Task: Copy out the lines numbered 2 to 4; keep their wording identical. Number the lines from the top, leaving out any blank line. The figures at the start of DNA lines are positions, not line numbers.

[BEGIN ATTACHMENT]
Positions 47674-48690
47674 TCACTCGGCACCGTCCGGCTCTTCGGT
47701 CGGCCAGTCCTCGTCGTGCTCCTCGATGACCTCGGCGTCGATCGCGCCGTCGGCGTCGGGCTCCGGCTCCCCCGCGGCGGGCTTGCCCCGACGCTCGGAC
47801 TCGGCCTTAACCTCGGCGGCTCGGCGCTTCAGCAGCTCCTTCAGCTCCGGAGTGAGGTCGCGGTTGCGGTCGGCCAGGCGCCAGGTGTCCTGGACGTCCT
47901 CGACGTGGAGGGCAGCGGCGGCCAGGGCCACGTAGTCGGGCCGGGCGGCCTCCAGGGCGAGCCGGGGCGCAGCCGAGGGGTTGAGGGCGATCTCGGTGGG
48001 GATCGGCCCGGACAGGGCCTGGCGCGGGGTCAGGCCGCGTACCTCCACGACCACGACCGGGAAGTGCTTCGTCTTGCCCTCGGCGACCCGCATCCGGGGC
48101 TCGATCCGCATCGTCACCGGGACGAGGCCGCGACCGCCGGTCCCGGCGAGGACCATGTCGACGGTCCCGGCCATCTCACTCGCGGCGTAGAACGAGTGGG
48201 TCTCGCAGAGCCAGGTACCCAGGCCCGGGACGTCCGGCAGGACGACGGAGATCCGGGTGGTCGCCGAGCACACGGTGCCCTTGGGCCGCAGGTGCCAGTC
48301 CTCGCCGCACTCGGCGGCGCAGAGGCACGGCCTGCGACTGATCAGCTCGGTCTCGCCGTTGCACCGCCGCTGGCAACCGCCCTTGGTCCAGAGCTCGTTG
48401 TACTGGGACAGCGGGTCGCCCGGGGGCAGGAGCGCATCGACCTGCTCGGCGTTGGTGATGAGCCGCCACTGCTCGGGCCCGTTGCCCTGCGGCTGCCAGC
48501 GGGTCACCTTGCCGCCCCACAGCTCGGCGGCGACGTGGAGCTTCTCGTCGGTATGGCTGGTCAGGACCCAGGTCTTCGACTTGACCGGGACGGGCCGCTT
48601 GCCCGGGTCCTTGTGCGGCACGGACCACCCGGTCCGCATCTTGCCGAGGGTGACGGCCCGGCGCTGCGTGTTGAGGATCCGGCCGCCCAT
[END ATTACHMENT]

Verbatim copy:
47674 TCACTCGGCACCGTCCGGCTCTTCGGT
47701 CGGCCAGTCCTCGTCGTGCTCCTCGATGACCTCGGCGTCGATCGCGCCGTCGGCGTCGGGCTCCGGCTCCCCCGCGGCGGGCTTGCCCCGACGCTCGGAC
47801 TCGGCCTTAACCTCGGCGGCTCGGCGCTTCAGCAGCTCCTTCAGCTCCGGAGTGAGGTCGCGGTTGCGGTCGGCCAGGCGCCAGGTGTCCTGGACGTCCT